Every Sunday, I pass a megachurch so large that they need traffic cops to direct cars into their parking lot. It’s easy for small churchgoers to feel envious. “If only we had their facility, their staff, their budget,” we might say. 

But, small churches, take heart! You are perfectly positioned to connect with people the megachurch will never reach. Here are five ways small churches can have a big mission impact:

The Slower Pace of Life

The small church offers a pace of life that is a welcome respite for those who are burnt out from the pace of life or just not interested in the big programs of a large congregation. I was talking with a small church pastor recently who shared that two young families had started attending the primarily older congregation. Curious, he asked them what had drawn them to this particular congregation. “Our children just feel at home here,” they replied. Their children are on the autism spectrum. Noisy, frenetic, large groups are overwhelming for them. But the small church is a perfect fit for them to explore faith in a setting where they are loved, valued, and their unique gifts can be drawn out and shared with the community.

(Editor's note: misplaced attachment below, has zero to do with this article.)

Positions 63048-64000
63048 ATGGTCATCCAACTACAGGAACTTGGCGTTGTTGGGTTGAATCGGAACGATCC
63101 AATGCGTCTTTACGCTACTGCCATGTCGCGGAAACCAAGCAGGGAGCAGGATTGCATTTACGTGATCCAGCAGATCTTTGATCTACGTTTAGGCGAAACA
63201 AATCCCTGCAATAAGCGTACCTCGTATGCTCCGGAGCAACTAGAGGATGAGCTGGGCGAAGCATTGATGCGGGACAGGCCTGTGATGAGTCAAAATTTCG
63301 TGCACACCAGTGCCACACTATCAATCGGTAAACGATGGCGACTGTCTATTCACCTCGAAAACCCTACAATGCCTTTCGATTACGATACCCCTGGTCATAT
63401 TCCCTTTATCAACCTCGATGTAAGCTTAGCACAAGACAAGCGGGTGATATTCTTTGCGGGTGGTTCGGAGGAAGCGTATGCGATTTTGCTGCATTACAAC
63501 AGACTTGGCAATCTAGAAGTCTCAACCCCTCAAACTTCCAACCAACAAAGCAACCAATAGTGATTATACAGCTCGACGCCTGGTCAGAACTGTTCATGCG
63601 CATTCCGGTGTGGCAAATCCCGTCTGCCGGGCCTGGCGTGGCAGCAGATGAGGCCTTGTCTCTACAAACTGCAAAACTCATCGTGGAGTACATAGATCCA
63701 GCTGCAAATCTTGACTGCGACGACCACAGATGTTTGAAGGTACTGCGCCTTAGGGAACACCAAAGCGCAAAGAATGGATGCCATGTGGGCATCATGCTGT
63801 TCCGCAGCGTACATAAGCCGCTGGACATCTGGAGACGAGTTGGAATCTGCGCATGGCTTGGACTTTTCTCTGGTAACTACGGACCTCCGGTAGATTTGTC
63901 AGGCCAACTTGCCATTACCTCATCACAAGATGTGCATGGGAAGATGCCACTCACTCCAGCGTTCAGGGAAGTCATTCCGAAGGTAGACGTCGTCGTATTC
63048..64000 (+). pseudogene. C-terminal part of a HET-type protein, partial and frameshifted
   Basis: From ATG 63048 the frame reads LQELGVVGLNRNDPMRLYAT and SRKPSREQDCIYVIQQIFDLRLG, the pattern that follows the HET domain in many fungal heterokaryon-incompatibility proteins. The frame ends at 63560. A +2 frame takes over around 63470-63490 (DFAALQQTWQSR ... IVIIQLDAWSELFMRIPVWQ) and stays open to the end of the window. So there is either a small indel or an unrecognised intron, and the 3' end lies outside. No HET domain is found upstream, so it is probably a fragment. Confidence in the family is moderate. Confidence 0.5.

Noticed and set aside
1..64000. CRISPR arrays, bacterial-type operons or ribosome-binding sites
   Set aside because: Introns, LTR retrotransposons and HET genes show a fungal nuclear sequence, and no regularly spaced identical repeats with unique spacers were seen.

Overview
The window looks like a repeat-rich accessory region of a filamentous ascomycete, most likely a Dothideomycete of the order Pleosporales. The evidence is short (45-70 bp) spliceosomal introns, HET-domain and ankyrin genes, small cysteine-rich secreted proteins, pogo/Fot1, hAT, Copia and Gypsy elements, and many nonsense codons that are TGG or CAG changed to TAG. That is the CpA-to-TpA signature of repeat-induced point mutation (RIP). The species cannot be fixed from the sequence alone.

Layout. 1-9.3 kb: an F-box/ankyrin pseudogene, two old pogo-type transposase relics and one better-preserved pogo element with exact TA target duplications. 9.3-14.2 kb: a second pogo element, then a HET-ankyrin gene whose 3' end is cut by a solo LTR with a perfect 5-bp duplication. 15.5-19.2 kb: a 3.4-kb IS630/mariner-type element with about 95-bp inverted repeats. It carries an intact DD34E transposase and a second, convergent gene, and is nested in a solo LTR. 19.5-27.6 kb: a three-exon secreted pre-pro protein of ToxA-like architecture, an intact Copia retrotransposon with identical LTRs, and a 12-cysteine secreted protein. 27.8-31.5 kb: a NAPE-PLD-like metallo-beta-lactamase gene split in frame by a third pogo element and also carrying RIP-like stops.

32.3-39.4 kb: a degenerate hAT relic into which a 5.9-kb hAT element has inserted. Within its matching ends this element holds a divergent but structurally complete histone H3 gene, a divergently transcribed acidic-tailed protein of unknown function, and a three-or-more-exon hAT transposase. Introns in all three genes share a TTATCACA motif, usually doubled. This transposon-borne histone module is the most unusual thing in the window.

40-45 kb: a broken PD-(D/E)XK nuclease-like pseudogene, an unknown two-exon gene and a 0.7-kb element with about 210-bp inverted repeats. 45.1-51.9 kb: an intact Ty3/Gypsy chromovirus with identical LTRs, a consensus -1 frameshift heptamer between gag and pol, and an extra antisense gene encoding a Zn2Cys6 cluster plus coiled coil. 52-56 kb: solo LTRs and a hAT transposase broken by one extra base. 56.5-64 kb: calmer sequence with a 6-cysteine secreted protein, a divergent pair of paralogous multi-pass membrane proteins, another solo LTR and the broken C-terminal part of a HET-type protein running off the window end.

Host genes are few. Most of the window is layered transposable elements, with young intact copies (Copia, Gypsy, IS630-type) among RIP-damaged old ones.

Countless people in our culture today are exhausted from relentless activity and the 24/7 pace of life. The small church can be a place of deep community rather than more activities to stuff into the calendar.

Underutilized Facilities Can Be a Blessing to a Need in the Community

Often, small churches have facilities that are not used every day of the week. While large churches are usually bustling with church activities with church people, your small church facility could be leveraged to bless an organization or effort in your community that connects with people beyond your congregation. 

A church with whom I worked years ago realized that the local Big Brothers/Big Sisters program in their township was in need of an additional location to run their summer camp if they were going to be able to serve the growing waitlist of children. This small church looked around at their beautiful property in the heart of the township and realized that it could be a safe environment for children in their community to grow and flourish through the summer. So, they drew up a partnership agreement, and that summer their lawn was filled with the laughter of children.